Tropical storm and environmental forcing on regional blue crab (Callinectes sapidus) settlement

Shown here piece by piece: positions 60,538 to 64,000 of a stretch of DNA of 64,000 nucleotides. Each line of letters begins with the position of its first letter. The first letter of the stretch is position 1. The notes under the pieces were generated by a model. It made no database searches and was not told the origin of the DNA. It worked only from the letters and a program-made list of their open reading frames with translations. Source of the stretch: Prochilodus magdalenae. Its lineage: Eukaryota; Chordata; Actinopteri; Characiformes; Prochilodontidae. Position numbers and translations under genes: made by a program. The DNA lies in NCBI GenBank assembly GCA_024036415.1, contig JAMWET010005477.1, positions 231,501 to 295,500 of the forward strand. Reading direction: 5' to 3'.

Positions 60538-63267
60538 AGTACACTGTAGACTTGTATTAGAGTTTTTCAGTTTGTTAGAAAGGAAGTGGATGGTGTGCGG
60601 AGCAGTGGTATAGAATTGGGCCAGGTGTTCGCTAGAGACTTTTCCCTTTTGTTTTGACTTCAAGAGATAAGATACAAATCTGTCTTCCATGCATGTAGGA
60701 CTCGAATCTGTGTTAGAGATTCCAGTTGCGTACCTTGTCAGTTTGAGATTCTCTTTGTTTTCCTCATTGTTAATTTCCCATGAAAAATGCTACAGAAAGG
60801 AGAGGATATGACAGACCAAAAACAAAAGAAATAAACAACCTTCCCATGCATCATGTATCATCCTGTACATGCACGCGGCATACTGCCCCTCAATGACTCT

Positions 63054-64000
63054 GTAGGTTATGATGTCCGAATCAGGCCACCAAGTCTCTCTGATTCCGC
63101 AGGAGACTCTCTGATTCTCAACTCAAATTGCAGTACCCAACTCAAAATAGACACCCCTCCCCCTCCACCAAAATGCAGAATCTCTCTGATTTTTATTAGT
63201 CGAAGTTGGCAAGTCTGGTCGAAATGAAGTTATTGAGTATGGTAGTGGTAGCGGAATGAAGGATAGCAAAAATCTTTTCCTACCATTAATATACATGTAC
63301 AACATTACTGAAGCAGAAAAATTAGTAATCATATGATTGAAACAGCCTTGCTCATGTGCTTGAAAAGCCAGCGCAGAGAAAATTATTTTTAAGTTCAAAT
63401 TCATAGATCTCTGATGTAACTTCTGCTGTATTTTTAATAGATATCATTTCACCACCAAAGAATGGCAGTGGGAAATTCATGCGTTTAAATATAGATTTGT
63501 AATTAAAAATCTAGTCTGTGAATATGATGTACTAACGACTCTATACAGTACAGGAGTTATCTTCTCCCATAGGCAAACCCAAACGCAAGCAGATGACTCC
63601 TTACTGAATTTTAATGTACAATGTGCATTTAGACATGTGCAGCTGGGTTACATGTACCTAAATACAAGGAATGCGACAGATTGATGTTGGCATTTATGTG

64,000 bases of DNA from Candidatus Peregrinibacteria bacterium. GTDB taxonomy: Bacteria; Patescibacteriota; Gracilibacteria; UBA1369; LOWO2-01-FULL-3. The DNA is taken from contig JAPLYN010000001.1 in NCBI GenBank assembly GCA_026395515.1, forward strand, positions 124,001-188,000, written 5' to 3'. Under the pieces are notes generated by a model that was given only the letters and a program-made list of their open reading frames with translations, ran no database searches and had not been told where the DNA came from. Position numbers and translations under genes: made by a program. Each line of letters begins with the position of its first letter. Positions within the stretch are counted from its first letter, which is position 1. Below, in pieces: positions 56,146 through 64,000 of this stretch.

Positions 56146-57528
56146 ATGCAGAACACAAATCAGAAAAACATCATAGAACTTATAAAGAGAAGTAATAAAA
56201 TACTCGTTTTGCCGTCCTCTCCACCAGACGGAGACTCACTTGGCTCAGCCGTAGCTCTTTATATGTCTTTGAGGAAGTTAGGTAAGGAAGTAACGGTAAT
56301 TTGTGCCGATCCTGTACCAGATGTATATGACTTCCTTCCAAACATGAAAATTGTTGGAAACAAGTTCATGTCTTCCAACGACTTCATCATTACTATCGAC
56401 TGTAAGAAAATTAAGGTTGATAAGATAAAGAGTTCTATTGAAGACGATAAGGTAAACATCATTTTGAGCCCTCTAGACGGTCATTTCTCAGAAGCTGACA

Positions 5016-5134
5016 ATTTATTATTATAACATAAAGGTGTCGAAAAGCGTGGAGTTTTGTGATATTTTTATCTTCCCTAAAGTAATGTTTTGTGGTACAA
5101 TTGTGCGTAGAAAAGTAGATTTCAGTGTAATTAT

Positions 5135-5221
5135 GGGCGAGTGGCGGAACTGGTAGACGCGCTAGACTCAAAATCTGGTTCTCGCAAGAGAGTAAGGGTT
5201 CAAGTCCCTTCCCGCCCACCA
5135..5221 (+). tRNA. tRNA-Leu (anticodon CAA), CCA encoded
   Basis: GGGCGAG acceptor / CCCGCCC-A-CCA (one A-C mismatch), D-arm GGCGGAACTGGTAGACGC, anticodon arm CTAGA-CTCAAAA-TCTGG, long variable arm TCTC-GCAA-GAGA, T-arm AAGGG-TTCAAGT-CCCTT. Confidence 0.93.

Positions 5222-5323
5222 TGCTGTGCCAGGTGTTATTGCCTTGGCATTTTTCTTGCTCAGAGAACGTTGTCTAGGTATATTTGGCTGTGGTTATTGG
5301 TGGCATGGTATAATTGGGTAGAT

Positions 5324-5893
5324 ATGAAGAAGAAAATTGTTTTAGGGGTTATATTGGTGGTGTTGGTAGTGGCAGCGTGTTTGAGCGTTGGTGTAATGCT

Global climate change is predicted to increase the frequency and magnitude of hurricanes, typhoons and other extreme cyclonic disturbance events, with little known consequences for recruitment dynamics of marine species that rely on wind-driven larval transport to coastal settlement and nursery habitats. We conducted a large-scale settlement study of the blue crab (Callinectes sapidus) in the Croatan-Albemarle-Pamlico Estuarine System (CAPES) in North Carolina, the second largest estuary in the US, during a 10-yr period that encompassed 35 tropical storms of varying magnitudes and tracks, to determine the effects of hurricane track, wind speed and direction as well as lunar-associated explanatory variables on spatiotemporal variation in settlement. The results suggest that much of the spatiotemporal variation in blue crab settlement within the CAPES is due to a combination of: (i) stochastic, meteorological events such as the number of tropical storm days during the fall recruitment season (∼28% of the monthly variation explained), (ii) the frequency and duration of wind events blowing toward the southwest and, to a lesser degree, (iii) periodic events such as hours of dark flood tide. Tropical storms and hurricanes expand the blue crab nursery capacity of the CAPES. The benefits of hurricane-forcing to megalopal settlement was dependent upon the storm track, with highest settlement events generally associated with ‘onshore’ storm tracks that made landfall from the ocean and moved inland along a southeasterly/northwesterly path, or ‘coastal’ storms that followed a path roughly parallel to the coastline and were located <300 km offshore of the coast.